The idea here is to help scholars take all that they discussed throughout the week and apply it to a prose constructed response. I have some scholars who are super strong in discussion, but have difficulty putting all of their thoughts onto paper. The idea here is that scholars have the opportunity to practice translating all of their great thinking into a well-developed written response.
Click here to hear more of my rationale regarding PCR writing after the seminar.
We begin our lesson by rooting ourselves in what makes a PCR strong.
Scholars have 1 minute to jot down what makes a PCR strong.
I then show scholars 3 examples of student work from our test last week. In their groups, they discuss what makes the responses strong and what could make them stronger. Click here to see a group discussing.
I am looking for the following:
1. It answers the question
2. Direct quotes support the answer (and relate to it!)
3. It explains HOW the quote supports the answer
4. There is a clear closure to the answer
As groups discuss, I circulate and provide scaffolding in terms of questioning. After they discuss in groups, I take 3 friends from my cup and 2 volunteers to discuss what makes a PCR strong.
I explain that all week long we've discussed the text Volcanoes by Semour Simon and today we're going to practice answering a really tough question about the text in writing.
-Question: Summarize Volcanoes by Semour Simon. Be sure to include how the key details support the main ideas. Use evidence from the text to support your summary.
I model how to read a tough question by:
1. Read the question
2. Underline key words that help me know what the question means. Substitute simpler words that you know mean the same thing as more complex words (i.e. quotes for evidence).
3. Visualize what I think the question means
I explain that the first step in creating a strong PCR is making sure that you know what the question is actually asking you to do. Then, you can go to the text to help you find your answer.
I model how to begin to deconstruct this question. I say things like, "summarize is an important word. I know that I'm going to have to mention the topic, main ideas and some supporting details. Hm, I think I should draw a graphic organizer, that way I won't forget any of my thoughts!" Click here to see unpacking the question on the smart board.
Once we understand what the question means and I've shown them how to begin thinking about answering the question, scholars are ready to take a try on their own.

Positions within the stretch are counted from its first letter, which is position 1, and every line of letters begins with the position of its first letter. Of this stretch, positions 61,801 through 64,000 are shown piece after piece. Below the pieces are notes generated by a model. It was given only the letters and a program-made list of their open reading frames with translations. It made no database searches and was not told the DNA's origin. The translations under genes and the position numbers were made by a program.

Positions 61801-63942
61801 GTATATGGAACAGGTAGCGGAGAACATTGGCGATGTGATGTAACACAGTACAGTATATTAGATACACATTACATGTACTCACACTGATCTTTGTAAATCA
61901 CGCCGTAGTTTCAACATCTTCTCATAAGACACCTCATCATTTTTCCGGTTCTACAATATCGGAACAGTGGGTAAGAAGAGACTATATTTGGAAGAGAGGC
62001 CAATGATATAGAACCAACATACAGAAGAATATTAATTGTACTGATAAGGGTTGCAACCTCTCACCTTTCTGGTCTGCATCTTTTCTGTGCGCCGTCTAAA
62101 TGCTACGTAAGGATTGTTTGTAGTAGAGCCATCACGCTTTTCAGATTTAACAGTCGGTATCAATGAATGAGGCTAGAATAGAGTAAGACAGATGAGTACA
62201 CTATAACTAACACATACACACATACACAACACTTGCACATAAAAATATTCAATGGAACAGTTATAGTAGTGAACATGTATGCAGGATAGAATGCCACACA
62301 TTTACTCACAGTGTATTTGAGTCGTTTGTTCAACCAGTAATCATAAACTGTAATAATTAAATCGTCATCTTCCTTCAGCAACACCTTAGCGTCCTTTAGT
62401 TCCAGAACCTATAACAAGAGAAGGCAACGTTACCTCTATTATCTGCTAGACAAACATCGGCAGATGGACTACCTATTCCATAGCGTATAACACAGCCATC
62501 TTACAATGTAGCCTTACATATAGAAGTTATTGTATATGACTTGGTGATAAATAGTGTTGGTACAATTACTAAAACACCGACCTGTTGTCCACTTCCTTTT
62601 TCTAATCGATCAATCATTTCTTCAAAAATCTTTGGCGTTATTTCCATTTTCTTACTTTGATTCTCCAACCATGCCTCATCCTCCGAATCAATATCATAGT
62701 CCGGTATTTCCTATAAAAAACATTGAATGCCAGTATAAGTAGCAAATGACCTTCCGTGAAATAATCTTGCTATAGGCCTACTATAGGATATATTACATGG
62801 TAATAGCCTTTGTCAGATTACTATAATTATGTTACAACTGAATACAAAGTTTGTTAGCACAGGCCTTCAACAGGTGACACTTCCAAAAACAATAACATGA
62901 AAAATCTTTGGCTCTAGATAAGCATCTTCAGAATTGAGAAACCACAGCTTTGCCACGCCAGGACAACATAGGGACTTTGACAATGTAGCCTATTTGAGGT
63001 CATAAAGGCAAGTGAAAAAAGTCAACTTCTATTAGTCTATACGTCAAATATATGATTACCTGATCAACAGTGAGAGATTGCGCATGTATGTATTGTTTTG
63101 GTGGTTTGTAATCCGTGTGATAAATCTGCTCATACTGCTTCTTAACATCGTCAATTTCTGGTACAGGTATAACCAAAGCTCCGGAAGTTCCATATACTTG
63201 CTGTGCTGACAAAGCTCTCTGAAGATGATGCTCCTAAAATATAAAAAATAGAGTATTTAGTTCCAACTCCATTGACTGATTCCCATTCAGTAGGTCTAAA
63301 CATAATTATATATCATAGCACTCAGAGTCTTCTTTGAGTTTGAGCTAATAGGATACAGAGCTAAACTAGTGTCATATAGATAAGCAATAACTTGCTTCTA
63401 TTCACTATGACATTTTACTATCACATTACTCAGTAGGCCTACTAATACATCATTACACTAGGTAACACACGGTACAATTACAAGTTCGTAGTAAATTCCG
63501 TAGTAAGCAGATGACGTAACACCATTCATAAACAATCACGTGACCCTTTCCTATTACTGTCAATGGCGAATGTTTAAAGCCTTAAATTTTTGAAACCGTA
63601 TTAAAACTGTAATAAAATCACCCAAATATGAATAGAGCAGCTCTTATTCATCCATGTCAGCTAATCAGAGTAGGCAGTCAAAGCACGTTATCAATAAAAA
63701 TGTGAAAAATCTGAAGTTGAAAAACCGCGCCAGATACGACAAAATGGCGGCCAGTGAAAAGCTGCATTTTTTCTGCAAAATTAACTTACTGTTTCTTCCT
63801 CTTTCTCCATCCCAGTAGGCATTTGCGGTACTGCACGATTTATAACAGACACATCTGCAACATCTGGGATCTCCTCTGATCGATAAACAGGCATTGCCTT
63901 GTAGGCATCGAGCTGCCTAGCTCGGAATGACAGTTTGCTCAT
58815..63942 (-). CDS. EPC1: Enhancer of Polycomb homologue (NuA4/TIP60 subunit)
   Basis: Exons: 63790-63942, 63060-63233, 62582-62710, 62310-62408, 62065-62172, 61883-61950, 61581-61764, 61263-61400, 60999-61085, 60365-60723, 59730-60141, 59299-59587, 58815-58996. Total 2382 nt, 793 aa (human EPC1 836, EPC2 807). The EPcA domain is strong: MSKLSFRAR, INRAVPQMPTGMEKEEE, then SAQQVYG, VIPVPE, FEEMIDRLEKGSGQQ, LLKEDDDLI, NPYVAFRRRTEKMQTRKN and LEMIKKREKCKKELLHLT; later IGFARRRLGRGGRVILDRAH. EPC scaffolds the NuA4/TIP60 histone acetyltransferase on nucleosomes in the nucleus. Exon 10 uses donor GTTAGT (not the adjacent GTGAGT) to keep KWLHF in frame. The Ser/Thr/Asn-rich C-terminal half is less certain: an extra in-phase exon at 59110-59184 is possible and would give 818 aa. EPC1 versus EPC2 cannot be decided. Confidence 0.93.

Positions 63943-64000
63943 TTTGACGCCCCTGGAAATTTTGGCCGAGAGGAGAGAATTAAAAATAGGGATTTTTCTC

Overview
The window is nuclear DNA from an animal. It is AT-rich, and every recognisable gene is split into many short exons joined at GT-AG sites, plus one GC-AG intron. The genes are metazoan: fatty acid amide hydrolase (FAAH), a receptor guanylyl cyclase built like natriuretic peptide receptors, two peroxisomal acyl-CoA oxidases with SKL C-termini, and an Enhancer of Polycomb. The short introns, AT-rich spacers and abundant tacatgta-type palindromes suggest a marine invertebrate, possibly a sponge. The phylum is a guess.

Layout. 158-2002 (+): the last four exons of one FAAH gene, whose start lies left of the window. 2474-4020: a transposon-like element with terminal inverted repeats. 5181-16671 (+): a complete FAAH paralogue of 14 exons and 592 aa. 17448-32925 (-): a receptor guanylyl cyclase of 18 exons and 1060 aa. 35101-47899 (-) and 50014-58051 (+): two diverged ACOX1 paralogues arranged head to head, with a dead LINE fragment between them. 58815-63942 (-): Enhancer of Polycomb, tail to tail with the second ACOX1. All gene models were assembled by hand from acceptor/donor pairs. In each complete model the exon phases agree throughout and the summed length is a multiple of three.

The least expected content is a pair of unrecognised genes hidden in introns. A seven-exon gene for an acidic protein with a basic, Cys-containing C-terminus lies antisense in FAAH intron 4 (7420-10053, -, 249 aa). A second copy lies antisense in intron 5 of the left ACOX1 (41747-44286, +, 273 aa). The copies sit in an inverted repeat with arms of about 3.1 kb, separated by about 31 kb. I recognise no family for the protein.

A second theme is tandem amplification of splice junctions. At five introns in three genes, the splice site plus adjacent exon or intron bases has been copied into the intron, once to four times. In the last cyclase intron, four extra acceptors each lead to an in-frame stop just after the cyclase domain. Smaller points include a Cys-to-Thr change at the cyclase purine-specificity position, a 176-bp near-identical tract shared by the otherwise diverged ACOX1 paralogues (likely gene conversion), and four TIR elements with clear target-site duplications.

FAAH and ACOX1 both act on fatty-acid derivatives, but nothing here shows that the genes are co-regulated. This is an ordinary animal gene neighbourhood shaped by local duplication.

In small groups, scholars work to create a response that is on a dry erase board. This allows scholars to erase easily and helps them to evaluate and fix up later in the lesson. Scholars have 20 minutes to create their response to the PCR. All scholars are responsible for copying the response in their notebook that way they have it for reference.
My ELL co-teacher and I strategically place ourselves at 2 tables to help all learners contribute to the discussion.
After 20 minutes, scholars have 5 minutes to get up and walk around the room. This is called a gallery walk. Students comment on one another's work. We have a VERY structured routine where scholars first read, then think then write so that their comments are relevant and not superficial.
At the end of the walk we have a 5 minute discussion about what we noticed. We talk about strong responses, helpful comments and I give scholars a brief chance to incorporate some of their friends feedback.
During the rotations for this lesson, we first review the checklist for independent time. My small group objective today is to summarize books that are on each group's highest instructional level. Scholars read a portion of the same book (different for each group depending on reading level, but the same text is read in each group). Then we discuss summarizing. For my higher groups, we will actually compose a PCR response.
After the first rotation, I do a rhythmic clap to get everyone's attention. Scholars place hands on head and eyes on me so I know they are listening. Then they point to where they go next. I give them 20 seconds to get there. Again, scholars who are at the next station in under 20 seconds with everything they need receive a positive PAW or a paycheck addition. We practice rotations at the beginning of the year so scholars know if they are back at my table, they walk on the right side of the room, if they are with the ELL teacher, they walk on the left side of the room and if they are at their desks, they walk in the middle of the room. This way we avoid any collisions.
At the end of our rotation time I give scholars 20 seconds to get back to their desks and take out materials needed for the closing part of our lesson. Timing transitions helps to make us more productive and communicates the importance of our learning time.